WHY IT’S HOT: NEW FLIGHTS AND OLD ICONS COMBINE.
We say: Indian visas may still cost a fortune, but change is afoot as the first low-cost UK flights land in New Delhi (via Reykjavik) this December. The catch for UK travellers is an extended flight time – double that of most direct routes – but an Iceland stopover is hardly a bad trade-off.
The new flights arrive in time to mark 150 years since the birth of Mahatma Gandhi, the man who led India to independence. Pay a visit to Gandhi Smriti, the Delhi house where he was assassinated in 1948, and wander his old quarters, preserved just as they were at the time of his death. Meanwhile, the National Gandhi Museum offers the chance to explore his legacy, and that of his satyagraha philosophy of non-violent resistance, through some of the objects – shawl, watch, even one of the bullets that struck him – that defined his life.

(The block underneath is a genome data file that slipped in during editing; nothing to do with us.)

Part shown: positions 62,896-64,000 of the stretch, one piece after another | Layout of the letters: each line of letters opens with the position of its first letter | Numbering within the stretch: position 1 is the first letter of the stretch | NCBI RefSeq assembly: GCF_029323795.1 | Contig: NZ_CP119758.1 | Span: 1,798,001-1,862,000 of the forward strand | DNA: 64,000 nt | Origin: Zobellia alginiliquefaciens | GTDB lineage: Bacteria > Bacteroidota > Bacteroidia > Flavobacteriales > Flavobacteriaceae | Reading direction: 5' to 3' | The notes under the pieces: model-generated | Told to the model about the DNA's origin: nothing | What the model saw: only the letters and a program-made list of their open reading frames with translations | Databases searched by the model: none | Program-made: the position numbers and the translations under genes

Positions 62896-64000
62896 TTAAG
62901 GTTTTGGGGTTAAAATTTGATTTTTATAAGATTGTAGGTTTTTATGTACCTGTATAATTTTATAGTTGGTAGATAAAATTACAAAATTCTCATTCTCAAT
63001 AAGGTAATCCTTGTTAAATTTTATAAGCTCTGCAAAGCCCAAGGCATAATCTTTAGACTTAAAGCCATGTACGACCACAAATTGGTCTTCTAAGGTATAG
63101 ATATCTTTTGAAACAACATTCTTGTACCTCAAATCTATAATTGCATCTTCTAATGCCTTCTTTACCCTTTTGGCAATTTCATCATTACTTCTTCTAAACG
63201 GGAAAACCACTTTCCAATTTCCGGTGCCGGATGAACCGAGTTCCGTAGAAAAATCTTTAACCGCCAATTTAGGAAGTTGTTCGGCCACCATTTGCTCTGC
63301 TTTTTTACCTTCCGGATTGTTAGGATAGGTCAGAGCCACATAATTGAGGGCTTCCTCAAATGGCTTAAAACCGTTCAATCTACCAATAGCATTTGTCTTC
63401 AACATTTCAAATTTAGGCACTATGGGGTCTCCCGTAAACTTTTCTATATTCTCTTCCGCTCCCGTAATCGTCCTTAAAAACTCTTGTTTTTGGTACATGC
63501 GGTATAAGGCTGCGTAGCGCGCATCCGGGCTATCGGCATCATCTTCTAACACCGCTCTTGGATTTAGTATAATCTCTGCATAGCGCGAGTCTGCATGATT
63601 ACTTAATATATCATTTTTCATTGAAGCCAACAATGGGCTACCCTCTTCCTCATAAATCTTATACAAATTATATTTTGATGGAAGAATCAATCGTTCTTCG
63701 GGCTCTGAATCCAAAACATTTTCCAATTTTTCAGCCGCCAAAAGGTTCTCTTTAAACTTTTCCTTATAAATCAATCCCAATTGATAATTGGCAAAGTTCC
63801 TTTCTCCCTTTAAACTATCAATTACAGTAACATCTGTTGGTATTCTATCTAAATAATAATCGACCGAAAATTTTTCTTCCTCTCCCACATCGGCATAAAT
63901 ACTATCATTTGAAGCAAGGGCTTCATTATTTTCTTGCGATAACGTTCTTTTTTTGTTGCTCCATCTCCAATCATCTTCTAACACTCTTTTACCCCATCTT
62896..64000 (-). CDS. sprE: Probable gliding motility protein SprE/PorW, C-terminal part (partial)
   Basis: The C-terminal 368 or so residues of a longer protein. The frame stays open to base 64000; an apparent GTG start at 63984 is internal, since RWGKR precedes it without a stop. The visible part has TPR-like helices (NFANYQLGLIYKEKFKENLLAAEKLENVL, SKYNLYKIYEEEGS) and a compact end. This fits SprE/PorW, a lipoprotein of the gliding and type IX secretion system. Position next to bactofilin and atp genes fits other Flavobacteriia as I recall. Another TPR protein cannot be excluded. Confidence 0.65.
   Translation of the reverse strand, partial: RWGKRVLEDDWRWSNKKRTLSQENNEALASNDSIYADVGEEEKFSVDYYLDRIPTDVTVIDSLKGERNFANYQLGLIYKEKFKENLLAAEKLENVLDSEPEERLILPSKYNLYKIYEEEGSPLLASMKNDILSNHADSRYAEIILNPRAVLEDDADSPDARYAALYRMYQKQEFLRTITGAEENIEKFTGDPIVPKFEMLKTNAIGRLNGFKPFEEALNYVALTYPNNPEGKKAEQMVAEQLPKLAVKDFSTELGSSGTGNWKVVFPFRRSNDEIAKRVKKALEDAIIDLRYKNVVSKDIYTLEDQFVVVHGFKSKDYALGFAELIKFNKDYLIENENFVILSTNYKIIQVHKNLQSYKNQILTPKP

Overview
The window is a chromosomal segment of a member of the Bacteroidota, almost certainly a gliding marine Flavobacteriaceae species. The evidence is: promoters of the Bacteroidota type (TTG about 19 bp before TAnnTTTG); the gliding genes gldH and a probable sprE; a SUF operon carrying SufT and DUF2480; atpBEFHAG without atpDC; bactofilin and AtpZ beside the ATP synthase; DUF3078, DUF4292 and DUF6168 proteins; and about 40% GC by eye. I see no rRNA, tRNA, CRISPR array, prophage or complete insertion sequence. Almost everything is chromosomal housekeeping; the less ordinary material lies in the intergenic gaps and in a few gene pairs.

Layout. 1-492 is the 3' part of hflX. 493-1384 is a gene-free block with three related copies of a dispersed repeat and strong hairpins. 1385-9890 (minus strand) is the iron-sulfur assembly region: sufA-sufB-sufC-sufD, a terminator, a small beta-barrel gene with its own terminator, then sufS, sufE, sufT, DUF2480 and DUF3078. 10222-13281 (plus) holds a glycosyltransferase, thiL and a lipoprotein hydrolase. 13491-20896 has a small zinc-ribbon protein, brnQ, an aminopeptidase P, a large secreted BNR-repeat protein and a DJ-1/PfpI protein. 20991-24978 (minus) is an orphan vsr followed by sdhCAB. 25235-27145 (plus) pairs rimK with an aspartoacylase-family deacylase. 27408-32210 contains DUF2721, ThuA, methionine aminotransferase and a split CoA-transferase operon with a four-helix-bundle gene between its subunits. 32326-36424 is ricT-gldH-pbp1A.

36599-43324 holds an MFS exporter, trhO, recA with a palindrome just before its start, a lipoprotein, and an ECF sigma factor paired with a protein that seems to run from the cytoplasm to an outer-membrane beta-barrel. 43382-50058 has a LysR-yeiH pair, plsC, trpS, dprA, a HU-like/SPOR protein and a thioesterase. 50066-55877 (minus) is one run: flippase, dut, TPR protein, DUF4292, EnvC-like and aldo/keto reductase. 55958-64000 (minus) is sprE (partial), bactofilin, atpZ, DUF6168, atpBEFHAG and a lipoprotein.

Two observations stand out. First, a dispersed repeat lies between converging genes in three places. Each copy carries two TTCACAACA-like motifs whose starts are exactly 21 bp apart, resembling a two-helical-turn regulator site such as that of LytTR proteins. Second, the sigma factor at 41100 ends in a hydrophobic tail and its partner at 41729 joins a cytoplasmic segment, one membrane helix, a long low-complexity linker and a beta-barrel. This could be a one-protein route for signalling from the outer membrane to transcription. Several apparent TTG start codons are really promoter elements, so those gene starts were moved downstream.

But Gujarat is where Gandhi is best remembered. In Ahmedabad you can even live as he did, with a mindful stay at the Kochrab Ashram that Gandhi built in 1915 (livegandhiforawhile.com), or just wander the famous riverside Sabarmati Ashram that was his long-time home. Finish in his birth city of Porbandar, where a shrine to his life (Kirti Mandir) was built next door to his ancestral residence upon his final release from prison in 1944. A fascinating look at a crucial period of India’s past. Don’t miss: Pay a visit to the Gir Forest National Park to glimpse Gujarat’s other icon, the Asiatic lion. The west Indian state is the last remaining refuge of the endangered beasts, of which only a few hundred are left.